Reading Boris' vision for cycling in London was a revelation. Not because I believe it will all happen, or that funding's in place for it all, but because the tone was so different from what we have heard and seen elsewhere. Edinburgh's put its money where its mouth is and committed 6% of the transport budget - capital and recurrent - to cycling. And we've already seen the effect of this - particularly in the gritted cycle paths that made such a difference this year.
But Boris' vision simply felt different. My husband described it as a 'wishlist' for cyclists. But it wasn't just that they bodged in all sorts of good stuff. Rather, it felt joined-up as a policy. Not just a tick-list but thinking about what was needed. I have blogged before about the need to integrate cyclists into urban planning - this plan feels like it really does that, with a commitment to a properly funded junction review, redesign of town centres, and revising design standards. While the Scottish CAPS foregrounds 'training', the London vision sees it as merely an add-on to other important aspects of the scheme. We've asked for infrastructure to be joined up, but here not only is infrastructure joined up, but so is the policy.
Despite all that good stuff, the real difference in the London plan to Edinburgh's ATAP was one of tone, and that tone is at least in part a reflection of one important difference. In London, it is accepted that the most efficient way to get somewhere is not necessarily a private motor vehicle. And car-parking does not seem to be taken as the same sort of 'right' by residents - or at least that's how the local press portrays it. I've seen so many more cyclists around - especially lots with child seats, that I think this is changing, but it's not reflected in our public discourse, or in our policy formulation.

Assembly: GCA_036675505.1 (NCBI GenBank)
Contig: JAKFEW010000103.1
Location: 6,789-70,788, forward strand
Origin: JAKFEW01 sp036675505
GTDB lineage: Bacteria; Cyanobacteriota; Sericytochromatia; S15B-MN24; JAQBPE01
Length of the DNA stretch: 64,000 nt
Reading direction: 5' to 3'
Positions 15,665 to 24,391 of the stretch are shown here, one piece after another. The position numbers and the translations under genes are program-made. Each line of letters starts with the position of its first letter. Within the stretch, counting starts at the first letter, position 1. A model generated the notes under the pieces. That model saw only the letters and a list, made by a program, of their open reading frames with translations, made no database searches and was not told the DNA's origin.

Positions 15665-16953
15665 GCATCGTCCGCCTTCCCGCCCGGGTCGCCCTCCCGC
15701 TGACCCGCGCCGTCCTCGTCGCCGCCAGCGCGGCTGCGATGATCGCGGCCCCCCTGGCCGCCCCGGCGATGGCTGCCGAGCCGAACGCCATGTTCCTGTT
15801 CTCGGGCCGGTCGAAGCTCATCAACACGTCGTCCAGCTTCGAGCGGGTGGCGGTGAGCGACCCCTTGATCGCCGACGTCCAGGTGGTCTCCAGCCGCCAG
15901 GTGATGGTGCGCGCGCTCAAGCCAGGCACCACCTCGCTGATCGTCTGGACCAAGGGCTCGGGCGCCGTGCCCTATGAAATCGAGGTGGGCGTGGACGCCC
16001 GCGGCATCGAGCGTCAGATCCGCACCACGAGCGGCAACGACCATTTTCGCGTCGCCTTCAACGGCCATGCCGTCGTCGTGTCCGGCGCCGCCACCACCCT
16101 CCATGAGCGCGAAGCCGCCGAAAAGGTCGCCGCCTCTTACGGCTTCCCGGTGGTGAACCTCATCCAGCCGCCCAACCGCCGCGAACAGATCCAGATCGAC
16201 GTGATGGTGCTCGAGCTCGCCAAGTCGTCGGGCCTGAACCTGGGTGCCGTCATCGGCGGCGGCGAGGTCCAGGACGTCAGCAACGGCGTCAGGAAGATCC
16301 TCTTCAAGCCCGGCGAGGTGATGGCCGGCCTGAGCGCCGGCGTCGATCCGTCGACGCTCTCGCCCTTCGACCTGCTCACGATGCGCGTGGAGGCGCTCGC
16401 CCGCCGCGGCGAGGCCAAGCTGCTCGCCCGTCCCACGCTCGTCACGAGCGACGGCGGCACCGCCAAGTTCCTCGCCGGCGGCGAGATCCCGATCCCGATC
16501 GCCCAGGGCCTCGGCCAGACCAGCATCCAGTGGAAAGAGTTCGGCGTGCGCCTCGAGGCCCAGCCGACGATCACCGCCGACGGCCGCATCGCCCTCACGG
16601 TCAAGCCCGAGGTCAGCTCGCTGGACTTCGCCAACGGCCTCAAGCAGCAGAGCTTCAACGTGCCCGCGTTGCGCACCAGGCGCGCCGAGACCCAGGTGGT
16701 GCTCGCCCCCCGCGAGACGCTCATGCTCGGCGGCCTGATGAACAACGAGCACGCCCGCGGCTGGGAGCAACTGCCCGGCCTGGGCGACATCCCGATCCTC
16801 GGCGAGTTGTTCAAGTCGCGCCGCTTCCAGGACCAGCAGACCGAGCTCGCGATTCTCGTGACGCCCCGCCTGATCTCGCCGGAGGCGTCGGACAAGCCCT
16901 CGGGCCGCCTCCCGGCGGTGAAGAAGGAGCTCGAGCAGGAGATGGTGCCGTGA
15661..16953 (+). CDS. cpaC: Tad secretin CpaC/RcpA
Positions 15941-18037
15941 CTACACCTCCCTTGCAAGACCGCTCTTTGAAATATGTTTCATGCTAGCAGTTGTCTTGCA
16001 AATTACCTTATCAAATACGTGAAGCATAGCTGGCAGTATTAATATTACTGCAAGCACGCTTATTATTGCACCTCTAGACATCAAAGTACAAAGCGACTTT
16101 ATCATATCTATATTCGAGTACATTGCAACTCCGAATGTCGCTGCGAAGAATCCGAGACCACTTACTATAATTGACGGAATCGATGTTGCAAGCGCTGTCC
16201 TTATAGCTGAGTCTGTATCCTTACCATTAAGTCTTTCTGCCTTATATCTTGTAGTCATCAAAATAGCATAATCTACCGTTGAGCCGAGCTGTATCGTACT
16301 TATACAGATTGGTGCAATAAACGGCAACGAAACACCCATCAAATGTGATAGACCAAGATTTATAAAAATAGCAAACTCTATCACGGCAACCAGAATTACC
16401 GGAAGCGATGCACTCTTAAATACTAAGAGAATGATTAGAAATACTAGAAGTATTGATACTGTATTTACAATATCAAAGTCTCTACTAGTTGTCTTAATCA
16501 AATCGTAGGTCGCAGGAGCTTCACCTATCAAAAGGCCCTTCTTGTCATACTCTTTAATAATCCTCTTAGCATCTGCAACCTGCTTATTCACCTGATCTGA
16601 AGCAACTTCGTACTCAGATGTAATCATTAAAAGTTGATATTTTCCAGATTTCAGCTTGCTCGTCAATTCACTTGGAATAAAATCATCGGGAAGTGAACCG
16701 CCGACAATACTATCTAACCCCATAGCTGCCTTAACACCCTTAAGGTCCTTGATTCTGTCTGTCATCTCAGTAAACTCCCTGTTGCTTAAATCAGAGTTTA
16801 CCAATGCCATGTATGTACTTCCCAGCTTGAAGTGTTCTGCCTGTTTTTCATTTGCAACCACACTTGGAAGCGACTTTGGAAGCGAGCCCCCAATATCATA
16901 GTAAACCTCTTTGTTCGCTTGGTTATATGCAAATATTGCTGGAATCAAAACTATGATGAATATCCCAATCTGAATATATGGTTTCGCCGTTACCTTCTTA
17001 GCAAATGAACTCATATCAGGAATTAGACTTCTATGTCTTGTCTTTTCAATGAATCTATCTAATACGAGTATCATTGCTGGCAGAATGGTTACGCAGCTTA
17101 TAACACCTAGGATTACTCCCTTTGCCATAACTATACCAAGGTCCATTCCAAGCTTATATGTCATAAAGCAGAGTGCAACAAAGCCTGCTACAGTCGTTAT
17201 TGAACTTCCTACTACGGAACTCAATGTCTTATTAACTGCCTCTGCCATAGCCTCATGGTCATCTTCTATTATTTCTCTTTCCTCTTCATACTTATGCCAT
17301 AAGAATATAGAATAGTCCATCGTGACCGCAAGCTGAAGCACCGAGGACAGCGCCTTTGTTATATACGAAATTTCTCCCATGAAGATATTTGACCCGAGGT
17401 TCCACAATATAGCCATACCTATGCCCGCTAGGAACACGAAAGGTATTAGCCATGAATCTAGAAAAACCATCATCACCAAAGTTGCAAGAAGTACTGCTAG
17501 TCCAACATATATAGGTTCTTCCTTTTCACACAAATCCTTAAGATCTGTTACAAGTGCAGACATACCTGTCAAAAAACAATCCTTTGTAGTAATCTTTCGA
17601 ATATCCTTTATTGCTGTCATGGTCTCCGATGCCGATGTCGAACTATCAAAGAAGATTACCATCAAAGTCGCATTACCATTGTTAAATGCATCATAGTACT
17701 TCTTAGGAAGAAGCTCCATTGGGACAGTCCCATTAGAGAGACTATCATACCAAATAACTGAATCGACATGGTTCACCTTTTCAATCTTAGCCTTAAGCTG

London planners and politicians are starting from a different place, emotionally and strategically. The census data in London showed very clearly that car ownership and use has fallen dramatically in recent years across all demographics and political orientations. Add to that, London's over-used and overcrowded public transport system - again used by every variety of commuter. Boris' vision is compelling because he sells it as something that is good for everyone - this is a win-win policy.
A lot has been made of the role of cycle bloggers in pushing policy change. But the other big difference between Edinburgh and London is that in London, the local media is on-board. In Edinburgh, the politicians continue to run scared of the local media, which - with very few exceptions - is heavily pro-car and loves to bash the council.
I don't think these differences are unsurmountable, but the Council and its officials need to get their heads around the idea that Active Travel can be a 'vote-winner' (as I heard the Deputy Transport Convenor say recently), and, as residents, readers and consumers, we need to make sure that the incremental changes in how we travel are reflected in policy-making and public debates.